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Carillion hearing's drama disguises unanswered questions

David Price

The Carillion horror show came to town yesterday, as the company’s former bosses were grilled by MPs in an intense four-hour inquiry in Westminster.

Seven former CEOs, FDs, a chairman and a remuneration chief faced up to MPs from the work and pensions and business select committees.

Apologies were made, regrets expressed, all-mighty tellings-off given, and veteran MP Frank Field got to throw in the odd quip or 20.

The show even had a big finale as business select committee co-chair MP Rachel Reeves looked down on the chastised executives and said: “All of you are sitting here, multi-millions of pounds of payment from the company over a period of years and you say how ‘sad’ and ‘disappointed’ you are, but what actions do you take to show that? It’s just words, isn’t it?

“So instead of the words why don’t you do something? Why don’t you give some money back? Try to make a difference? Try to put right some of this wrong?”

It was a strong end to a session that had seen the former leaders forced to answer tough questions about dividends versus pensions, cash collection and remuneration.

There was even something of a mea culpa from chairman Philip Green.

But in the wake of the drama of the session, so many questions remain which need to be answered if the industry is to learn and improve.

How can such destructive PPP contracts be agreed? Why are firms leaving themselves so exposed in the Middle East? How can suppliers be protected when contractors collapse? And so on.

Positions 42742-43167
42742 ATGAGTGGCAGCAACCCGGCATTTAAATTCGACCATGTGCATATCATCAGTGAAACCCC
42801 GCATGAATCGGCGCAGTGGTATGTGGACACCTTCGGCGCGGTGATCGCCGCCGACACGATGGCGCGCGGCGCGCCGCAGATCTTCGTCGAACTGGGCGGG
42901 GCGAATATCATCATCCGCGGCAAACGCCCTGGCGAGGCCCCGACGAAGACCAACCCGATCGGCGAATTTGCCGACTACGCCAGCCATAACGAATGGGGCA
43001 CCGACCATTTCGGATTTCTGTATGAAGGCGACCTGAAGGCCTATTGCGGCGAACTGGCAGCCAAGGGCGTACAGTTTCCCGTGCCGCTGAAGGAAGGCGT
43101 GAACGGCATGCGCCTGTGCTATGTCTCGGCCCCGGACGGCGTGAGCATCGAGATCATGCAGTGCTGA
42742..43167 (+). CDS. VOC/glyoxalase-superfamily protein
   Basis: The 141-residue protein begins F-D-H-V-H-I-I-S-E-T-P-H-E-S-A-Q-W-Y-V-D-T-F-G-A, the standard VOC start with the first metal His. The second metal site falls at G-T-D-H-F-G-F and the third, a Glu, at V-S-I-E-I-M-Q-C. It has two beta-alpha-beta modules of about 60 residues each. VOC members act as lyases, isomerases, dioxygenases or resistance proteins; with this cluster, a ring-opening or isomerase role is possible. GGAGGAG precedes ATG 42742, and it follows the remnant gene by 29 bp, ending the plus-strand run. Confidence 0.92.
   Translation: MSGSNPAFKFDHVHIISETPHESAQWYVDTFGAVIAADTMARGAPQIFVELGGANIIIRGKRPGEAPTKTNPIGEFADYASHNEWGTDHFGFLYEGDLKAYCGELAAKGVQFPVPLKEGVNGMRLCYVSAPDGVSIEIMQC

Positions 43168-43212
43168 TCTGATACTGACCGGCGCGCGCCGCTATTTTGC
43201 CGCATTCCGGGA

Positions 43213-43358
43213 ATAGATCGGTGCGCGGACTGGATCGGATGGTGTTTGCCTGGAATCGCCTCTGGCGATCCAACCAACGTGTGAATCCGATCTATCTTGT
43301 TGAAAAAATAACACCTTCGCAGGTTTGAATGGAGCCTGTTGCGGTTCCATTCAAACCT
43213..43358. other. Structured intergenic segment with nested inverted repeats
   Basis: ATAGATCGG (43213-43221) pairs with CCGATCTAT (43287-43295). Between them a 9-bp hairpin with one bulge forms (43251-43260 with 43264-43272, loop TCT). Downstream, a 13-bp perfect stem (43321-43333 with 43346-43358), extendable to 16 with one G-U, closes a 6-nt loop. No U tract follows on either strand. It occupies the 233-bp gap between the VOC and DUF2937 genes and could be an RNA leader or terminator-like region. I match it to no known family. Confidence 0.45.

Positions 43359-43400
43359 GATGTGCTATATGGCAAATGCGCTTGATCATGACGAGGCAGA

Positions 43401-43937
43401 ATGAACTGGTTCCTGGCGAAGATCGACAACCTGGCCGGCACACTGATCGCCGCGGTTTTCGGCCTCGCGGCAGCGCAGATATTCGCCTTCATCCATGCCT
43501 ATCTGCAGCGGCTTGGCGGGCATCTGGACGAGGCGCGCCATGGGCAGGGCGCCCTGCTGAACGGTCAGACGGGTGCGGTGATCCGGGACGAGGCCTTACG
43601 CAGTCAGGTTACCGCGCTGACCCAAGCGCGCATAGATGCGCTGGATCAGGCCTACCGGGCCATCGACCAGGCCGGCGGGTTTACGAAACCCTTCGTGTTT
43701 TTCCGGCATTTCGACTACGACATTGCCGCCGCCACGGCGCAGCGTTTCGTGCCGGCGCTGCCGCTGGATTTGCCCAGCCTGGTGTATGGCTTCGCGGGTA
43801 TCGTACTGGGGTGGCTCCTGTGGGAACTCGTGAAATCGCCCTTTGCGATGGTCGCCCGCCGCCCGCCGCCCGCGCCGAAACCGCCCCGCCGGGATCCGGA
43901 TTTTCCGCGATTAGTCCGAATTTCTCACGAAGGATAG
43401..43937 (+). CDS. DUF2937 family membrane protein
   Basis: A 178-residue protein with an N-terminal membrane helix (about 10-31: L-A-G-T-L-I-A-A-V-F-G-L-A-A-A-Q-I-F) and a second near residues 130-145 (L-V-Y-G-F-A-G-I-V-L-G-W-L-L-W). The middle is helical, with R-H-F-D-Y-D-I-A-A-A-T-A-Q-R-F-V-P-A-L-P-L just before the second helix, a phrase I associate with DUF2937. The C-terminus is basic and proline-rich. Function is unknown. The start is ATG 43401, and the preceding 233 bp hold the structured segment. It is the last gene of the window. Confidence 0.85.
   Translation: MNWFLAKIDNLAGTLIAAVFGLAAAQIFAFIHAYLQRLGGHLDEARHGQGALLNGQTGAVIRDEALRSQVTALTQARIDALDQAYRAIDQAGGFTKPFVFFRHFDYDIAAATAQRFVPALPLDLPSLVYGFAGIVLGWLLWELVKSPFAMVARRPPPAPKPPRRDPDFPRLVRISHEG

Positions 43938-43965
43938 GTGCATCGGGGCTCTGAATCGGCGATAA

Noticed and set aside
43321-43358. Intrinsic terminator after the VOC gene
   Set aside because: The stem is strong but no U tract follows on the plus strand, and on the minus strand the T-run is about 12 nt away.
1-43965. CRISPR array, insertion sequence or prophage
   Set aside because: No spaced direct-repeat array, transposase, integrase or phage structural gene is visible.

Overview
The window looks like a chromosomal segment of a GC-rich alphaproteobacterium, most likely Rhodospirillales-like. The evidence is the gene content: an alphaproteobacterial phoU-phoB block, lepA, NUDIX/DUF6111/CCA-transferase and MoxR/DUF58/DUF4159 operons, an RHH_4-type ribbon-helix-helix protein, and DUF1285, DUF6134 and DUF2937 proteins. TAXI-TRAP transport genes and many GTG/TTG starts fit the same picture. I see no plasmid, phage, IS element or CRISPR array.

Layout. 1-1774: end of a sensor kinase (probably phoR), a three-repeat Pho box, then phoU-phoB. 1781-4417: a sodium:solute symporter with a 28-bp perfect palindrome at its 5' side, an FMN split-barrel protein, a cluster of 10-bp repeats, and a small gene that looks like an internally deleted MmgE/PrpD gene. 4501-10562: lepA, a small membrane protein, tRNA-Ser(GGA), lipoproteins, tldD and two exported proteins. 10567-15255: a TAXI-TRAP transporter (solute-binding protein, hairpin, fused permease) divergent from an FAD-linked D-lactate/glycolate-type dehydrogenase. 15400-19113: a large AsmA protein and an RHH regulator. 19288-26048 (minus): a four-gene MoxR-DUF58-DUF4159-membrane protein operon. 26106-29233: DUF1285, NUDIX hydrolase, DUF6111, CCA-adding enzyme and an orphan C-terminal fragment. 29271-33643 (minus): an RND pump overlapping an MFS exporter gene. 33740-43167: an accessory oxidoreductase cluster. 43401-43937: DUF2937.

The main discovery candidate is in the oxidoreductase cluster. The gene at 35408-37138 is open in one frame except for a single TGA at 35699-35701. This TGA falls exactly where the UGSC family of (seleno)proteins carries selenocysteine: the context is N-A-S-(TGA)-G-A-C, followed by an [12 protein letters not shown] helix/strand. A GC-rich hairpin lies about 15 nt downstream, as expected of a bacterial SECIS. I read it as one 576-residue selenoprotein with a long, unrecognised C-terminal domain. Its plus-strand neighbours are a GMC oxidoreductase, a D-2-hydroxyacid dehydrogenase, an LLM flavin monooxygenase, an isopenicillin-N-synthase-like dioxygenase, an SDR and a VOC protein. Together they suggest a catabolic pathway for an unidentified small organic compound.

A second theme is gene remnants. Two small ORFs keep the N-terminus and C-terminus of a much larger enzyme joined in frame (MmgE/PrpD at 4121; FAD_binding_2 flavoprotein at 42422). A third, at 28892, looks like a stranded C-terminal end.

In retrospect, yesterday feels more an exercise in justice being seen to be done, rather than anything actually being done.

This is partly because while the MPs were rigorous in their questioning, they were not experts in the construction industry and the particular problems it faces.

This was perhaps best shown when Richard Howson, about to explain why Carillion should not have bid for the Aberdeen Western Peripheral Route contract, was cut off by Mr Field with one of his entertaining, if not always helpful, witticisms.

However, an outsider’s view has value in highlighting some of the absurdities in terms of the levels of risk and payment terms the industry accepts as the norm.

The committee also released the turnaround business plan Carillion presented to its lenders, which has arguably told us more about the business than yesterday’s four-hour session did.

But what has changed?

The bosses had their public dressing down and some questions were answered, but that should not be the start nor the end of the investigation into the company’s collapse.

I, and many others, would like to know: how exactly Carillion’s two problem hospital jobs got into such difficulties; what clients in the Middle East were telling the management with regard to payment; how Carillion’s suppliers and subcontractors were being treated; why the auditors didn’t pick up on the company’s problems.

Learning this information won’t be as publicly spectacular as yesterday, but it will be much more useful in improving the industry.

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